Kühne Foundation - HELP Logistics

How can climate-smart solutions reduce health supply chains’ climate impact?

HELP Logistics participates in a panel discussion on adopting climate-smart solutions in health supply chains at the AVPN Global Conference 2023.

Health systems are taking significant strides in their supply chains to reduce carbon emissions and minimise their climate impact. In 2019, Health Without Harm, an NGO, published a report revealing that healthcare is responsible for 4.4% of global net emissions (equivalent to 2 gigatons of carbon dioxide). Among these emissions, 17% stem directly from healthcare facilities (Scope 1), while indirect emissions (Scope 2) and those throughout the rest of the health supply chain (Scope 3) account for 12% and 71%, respectively.
Recognising the urgency of the situation, HELP Logistics Regional Director, Asia, Collin Wee, alongside panellists Audrey Chia, Associate Professor at the National University of Singapore Business School, and Catherine, CEO of the Lord Mayor's Charitable Foundation, led an engaging discussion at the AVPN Global Conference 2023. The focus was on the intersection of climate change, health systems, and the role of supply chains in mitigating climate impact.
One important takeaway from the discussion was that climate-smart solutions in the supply chain don't necessarily rely on technology or software. Instead, they can be fostered through grassroots initiatives that aim to reduce carbon emissions in operations. For instance, hospitals can evaluate medical supplies that can be reused or remanufactured, establishing a value chain to reintroduce them into hospital usage. Another example is the establishment of community health points as "logistics forward distribution points" to minimise the need for additional storage locations, ultimately leading to reduced carbon emissions.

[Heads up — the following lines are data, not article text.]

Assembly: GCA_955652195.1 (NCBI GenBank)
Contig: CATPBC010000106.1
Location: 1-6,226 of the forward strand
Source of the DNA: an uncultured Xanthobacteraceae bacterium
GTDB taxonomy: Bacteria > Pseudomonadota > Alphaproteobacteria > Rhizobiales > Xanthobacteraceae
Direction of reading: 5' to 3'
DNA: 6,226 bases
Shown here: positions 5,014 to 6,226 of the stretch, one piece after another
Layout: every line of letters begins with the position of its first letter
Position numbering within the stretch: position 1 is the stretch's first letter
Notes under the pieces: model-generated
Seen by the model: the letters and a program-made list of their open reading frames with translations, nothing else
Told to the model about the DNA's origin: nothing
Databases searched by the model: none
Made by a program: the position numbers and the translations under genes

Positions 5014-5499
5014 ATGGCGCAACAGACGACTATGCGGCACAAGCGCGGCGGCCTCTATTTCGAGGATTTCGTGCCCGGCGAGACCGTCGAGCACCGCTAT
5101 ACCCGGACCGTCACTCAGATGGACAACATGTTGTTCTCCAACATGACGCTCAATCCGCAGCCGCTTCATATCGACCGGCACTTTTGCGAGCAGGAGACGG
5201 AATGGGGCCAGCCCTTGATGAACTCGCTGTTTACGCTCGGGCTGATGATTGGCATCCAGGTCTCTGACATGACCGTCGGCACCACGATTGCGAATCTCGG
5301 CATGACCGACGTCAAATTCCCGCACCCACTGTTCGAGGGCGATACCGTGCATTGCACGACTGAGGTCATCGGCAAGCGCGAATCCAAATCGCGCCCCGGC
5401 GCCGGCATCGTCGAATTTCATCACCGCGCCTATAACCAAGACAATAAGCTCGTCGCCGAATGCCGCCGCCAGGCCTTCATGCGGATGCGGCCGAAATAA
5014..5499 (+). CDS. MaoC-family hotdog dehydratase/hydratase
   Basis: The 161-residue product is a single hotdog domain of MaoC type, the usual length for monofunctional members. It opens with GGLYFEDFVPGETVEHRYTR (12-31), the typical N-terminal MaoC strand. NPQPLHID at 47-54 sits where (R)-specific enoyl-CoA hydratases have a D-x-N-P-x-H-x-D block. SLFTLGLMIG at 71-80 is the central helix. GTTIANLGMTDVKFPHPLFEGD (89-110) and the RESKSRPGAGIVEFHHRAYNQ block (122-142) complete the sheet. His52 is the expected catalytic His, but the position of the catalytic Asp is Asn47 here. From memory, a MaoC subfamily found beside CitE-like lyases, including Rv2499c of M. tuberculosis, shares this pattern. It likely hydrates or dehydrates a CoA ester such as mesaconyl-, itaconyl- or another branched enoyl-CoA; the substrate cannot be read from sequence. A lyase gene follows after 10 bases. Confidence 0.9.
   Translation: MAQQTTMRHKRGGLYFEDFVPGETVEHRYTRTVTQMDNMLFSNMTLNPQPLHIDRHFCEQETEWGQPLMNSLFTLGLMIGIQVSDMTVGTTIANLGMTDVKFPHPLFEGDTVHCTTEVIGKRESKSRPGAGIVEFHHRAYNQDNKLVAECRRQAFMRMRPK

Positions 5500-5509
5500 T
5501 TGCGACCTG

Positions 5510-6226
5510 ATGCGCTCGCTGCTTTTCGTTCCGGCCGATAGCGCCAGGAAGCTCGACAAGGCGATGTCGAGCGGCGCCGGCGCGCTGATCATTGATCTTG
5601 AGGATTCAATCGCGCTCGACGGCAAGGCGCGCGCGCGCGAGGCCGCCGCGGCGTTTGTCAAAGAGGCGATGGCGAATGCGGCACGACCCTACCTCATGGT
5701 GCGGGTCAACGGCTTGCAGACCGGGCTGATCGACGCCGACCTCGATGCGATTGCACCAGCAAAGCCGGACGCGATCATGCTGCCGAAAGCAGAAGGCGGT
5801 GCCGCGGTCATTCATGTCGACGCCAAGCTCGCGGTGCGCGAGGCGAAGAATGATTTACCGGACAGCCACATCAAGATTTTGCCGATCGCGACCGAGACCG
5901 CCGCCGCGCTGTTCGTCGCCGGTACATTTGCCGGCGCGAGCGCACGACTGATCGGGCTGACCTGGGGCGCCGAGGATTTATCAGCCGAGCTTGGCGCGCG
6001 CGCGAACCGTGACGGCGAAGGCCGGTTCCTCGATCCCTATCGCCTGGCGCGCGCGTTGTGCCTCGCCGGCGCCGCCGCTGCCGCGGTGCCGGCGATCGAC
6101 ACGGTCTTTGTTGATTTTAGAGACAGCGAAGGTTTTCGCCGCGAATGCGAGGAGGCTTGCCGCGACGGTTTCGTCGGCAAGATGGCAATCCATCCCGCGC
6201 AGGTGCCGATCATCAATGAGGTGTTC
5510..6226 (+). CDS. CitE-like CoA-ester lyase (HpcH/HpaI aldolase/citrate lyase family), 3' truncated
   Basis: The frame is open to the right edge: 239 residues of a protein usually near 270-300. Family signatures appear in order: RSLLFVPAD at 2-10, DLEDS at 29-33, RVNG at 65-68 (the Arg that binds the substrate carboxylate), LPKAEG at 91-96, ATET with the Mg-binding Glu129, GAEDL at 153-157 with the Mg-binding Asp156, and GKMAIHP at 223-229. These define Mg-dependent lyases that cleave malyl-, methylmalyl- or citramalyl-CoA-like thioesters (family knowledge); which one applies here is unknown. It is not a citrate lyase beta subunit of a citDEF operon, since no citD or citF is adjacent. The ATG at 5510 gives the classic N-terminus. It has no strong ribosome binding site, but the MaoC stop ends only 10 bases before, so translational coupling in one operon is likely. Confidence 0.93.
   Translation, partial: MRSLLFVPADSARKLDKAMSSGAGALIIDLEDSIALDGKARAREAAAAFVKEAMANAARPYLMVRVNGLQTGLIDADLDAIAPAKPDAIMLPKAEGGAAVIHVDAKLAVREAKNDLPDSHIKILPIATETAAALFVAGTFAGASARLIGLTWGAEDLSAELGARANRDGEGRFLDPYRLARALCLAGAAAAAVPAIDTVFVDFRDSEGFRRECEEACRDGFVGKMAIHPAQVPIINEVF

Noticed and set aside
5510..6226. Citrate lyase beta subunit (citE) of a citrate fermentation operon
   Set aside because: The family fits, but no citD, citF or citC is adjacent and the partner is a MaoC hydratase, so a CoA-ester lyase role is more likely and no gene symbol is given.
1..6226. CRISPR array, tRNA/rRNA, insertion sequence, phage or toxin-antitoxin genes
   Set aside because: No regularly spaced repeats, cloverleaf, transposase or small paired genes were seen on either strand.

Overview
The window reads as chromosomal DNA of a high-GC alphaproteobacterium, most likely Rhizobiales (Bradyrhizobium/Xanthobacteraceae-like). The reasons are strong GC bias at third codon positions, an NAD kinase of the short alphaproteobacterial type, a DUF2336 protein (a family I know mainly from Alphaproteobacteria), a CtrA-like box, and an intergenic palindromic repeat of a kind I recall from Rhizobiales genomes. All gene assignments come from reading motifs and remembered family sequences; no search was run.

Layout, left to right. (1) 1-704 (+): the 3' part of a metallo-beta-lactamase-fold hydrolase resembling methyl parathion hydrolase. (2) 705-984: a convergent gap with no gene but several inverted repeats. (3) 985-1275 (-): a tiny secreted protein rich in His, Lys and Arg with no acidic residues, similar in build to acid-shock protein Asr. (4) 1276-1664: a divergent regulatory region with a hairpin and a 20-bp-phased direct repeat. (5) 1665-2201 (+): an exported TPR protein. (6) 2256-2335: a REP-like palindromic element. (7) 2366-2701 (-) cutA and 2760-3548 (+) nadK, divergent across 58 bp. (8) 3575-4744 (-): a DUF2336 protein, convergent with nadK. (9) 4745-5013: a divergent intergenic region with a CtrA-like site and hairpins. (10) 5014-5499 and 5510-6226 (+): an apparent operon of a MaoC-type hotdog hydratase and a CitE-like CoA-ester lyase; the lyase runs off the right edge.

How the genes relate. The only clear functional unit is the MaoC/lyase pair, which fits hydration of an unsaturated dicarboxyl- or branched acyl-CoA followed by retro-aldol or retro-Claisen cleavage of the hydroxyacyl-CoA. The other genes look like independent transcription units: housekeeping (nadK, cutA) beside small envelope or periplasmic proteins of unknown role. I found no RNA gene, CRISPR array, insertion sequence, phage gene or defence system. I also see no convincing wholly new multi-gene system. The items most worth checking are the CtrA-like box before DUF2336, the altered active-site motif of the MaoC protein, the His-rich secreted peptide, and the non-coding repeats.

Additionally, the discussion highlighted the urgent need for research to better comprehend the intricate relationship between climate change and health. This understanding is crucial for developing evidence-based interventions and advancing practices that support climate-smart health systems.
These ideas have sparked the potential for likeminded organisations to rethink their health system operations from a supply or value chain perspective. The session emphasised the significance of cross-sectoral collaboration and partnerships between health systems, environmental organisations, policymakers, and communities to effectively address the impacts of climate change on health. This brings practitioners one step closer to building supply chain resilience within their programs while enabling them to identify priority areas for reducing carbon emissions.
By embracing these sustainable practices and working together, health systems can play a vital role in reducing their carbon footprint and contributing to a healthier, more sustainable future.

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